Any woman who has had children knows that labor is painful. Psychologist Richard Stephens, at Keele University in England, was inspired by his wife’s “unsavory language during the throes of labor”. He questioned “whether swearing alters individuals’ experience of pain.”
Dr. Stephens conducted a study with 67 undergraduates as follows: They were asked to write down words that they might say after hitting their thumb with a hammer and words to describe a table. The students “then immersed a hand in frigid water for as long as they could bear, while either swearing or repeating an innocuous word. When people had a swear word for their mantra (popular choices: the s-word, the f-word, and two b-words), they were able to keep a hand in the cold water about 40 seconds longer. The people who swore also reported less pain after the fact. Swearing increased heart rate in participants, and researchers theorized that the increase might signal the beginning of a fight-or-flight response, which allows the body to tolerate or ignore pain.”
“Swearing increases your pain tolerance,” according to Dr. Stephens. Steven Pinker, a Harvard psychologist and author of The Stuff of Thought, an exploration of the psychology of language, said that “humans are hardwired to swear cathartically… Swearing probably comes from a very primitive reflex that evolved in animals.”
Diana Van Lancker Sidtis, a professor of speech language pathology and audiology at New York University, said that “in certain circumstances; either because we don’t bother to inhibit them or because the shock of pain or discomfort momentarily surpasses the safeguards; our impulse for obscenity takes over.”
Back to giving birth: Stephens’ study found that swearing reduced the perception of pain more strongly in women than in men. This may be because, according to Dr. Pinker, “men swear more than women,” thus “swearing retains more of an emotional punch [for women] because it has not been overused.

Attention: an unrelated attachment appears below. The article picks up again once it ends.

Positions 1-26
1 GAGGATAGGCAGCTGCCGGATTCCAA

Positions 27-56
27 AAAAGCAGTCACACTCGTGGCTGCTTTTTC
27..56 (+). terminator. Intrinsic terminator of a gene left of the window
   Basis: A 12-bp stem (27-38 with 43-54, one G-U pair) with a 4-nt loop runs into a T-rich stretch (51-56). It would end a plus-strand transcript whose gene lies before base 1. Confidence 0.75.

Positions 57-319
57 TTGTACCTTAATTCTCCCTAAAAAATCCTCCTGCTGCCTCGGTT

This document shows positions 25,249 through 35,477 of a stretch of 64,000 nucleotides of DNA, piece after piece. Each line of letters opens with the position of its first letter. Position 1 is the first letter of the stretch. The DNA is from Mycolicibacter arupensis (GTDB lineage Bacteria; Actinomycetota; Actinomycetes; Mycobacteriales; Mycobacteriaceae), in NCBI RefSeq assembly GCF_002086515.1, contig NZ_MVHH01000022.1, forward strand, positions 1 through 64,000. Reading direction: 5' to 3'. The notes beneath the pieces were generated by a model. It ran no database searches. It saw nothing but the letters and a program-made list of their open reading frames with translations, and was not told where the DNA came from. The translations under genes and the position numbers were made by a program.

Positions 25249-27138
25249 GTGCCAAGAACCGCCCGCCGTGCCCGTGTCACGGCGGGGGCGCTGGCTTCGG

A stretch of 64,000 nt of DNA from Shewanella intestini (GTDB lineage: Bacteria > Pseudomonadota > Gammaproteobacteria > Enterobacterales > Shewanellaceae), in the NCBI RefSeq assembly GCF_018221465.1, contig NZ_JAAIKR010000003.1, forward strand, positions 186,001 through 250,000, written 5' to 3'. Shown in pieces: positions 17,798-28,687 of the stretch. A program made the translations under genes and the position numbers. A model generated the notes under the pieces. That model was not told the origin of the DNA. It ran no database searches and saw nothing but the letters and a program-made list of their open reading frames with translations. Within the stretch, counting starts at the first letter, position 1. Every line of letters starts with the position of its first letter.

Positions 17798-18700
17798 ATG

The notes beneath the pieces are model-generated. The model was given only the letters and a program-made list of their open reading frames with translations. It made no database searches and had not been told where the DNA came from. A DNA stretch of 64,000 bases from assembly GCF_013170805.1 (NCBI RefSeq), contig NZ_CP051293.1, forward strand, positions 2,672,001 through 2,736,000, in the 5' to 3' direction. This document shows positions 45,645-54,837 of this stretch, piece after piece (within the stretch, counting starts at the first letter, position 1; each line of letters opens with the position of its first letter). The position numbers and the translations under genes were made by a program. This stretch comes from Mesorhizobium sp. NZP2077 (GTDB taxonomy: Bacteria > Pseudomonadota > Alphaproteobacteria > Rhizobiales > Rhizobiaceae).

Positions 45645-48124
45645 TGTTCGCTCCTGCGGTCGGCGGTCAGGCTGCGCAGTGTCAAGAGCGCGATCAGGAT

January 14th, 2010
By Pamela Katz Ressler, RN, BSN, HN-BC, MS-PREP student and PREP-AIRED blog moderator
According to the Centers for Disease Control and Prevention, falls are the leading cause of injury deaths among older adults (2005). Falls are also the most common cause of non-fatal injuries and hospital admissions for trauma in elderly individuals. A new study suggests that persistent or chronic pain may be a risk factor for falls in the elderly. “No matter how it was assessed, seniors with chronic pain had a 1.5-fold increased risk of falling,” Suzanne G. Leveille, PhD, RN, of the University of Massachusetts in Boston, and colleagues reported in the November 25, 2009 Journal of the American Medical Association. Researchers conducted the longitudinal study of 749 older adults, ages 70 +, from 2005-2008. Study findings suggested that patients who had chronic pain had higher rates of falls during follow-up than those who were pain-free (P<0.05).
In adjusted models, each measure of chronic pain was independently associated with the increased occurrence of falls. Compared with those without pain or those in the lowest tertiles of pain scores, the greatest risk for falls was observed in those who: